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Is Polysomnography Always Best?

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A new study from researchers in Australia suggests that, contrary to current medical practice, a sleep lab may not always be the best way to accurately diagnose obstructive sleep apnea (OSA).

The scientists from Flinders University studied the sleep test results of over 62,000 adults.  For the study, adults used a non-invasive sleep home sleep monitoring device. Many of the adults had also had a traditional sleep study.

The scientists found that, even in patients with OSA, the disease is remarkably variable from night to night.  Single-night sleep studies missed 20-50% of patients who had OSA.  Meanwhile, with each additional night of monitoring up to 14 nights, the accuracy of diagnosis increased. After 14 nights there was no benefit to additional sleep monitoring. 

Why is this finding important?

Because so many underlying conditions can impact the severity of OSA, a single night sleep study just can’t give physicians the entire story. For instance, a patient who has allergies may not have the same symptoms night after night, or the humidity in the room may vary and affect the ease of breathing. Patients don't sleep in exactly the same position every night either.  Something as simple as the positioning of pillows and blankets could make a difference on whether they qualify for a clinical OSA diagnosis.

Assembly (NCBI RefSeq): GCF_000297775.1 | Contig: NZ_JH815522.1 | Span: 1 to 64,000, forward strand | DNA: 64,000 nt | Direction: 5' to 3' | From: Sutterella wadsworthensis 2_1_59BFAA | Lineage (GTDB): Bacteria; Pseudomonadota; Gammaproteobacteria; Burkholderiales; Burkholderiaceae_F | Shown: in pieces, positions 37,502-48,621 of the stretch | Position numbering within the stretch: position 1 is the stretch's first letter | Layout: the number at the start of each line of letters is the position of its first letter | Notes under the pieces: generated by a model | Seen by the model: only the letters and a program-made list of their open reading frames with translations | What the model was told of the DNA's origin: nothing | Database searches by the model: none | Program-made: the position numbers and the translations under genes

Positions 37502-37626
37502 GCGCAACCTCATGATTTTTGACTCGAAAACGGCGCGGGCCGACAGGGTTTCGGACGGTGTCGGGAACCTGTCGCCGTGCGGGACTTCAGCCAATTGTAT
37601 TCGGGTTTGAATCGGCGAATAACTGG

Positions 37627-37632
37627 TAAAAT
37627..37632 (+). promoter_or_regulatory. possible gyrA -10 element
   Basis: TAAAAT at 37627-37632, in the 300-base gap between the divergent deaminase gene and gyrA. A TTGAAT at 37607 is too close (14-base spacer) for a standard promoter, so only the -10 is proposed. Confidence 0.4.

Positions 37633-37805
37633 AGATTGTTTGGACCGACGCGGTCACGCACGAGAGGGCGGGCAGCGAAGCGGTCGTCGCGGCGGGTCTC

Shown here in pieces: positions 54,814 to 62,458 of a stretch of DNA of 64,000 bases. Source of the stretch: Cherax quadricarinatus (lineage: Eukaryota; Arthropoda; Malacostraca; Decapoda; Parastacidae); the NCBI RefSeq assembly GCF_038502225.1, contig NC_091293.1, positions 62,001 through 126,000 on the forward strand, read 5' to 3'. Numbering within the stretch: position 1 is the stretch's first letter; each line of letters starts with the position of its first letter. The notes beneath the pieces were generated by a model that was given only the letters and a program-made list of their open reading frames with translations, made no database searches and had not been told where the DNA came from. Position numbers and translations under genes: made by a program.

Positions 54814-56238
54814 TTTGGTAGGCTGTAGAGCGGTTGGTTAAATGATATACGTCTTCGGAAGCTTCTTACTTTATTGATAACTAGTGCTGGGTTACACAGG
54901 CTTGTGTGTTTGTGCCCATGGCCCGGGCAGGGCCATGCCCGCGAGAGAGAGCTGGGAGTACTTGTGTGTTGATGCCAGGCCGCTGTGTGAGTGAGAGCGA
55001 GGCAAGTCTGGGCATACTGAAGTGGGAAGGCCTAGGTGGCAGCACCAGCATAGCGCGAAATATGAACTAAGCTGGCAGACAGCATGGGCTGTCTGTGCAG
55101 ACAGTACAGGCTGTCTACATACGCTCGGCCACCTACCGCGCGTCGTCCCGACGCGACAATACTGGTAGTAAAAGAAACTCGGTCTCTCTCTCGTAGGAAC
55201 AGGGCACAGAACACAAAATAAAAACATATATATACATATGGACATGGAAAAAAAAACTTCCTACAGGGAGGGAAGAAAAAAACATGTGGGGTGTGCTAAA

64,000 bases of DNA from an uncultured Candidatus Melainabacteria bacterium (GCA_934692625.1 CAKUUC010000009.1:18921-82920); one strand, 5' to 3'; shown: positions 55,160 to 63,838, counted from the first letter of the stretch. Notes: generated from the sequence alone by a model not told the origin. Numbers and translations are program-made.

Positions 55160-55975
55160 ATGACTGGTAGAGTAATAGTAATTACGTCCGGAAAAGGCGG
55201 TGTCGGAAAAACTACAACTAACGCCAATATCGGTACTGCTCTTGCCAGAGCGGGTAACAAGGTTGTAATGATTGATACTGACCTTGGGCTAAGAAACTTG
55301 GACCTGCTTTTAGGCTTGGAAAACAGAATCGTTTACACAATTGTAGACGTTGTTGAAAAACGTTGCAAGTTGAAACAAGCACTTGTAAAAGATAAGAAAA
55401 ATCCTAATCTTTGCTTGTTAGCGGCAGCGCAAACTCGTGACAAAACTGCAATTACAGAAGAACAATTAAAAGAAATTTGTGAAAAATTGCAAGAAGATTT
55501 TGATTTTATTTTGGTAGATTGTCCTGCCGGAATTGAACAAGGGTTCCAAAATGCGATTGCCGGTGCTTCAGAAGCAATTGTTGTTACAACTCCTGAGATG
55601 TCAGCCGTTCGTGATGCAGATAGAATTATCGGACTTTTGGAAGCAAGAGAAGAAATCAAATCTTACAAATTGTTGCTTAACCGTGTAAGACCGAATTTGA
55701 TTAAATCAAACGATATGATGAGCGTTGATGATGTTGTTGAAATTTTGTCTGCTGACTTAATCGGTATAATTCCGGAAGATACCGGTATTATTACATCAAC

This is a huge problem since OSA can have lifelong health impacts.  If we wait to diagnose and treat until the patient has severe OSA every time they drift off, we're letting them accumulate years of irreversible damage to their brains, hearts, lungs, immune systems, and endocrine systems.  The earlier a patient gets treatment, the longer and healthier their lives will be.

What can I, as a clinician, do with this information?

  1. If you haven’t already been trained to identify and treat OSA, get trained.
  2. If a patient has been negative in the past but their symptoms have continued to progress, have them screened again.
  3. If a patient has all the symptoms of OSA but ‘failed’ the sleep test, push for a retest, either with a different lab or with a different method.
  4. Find professionals who understand why OSA and Upper Airway Resistance Syndrome (UARS) are so deadly and work with them to get your patients help.

Our patients are counting on us to ensure that they get accurate diagnoses so that they can improve their health. If sleep labs may be failing to diagnose 1/5-1/2 of our patients with OSA, we need to be advocates so that our patients can get care.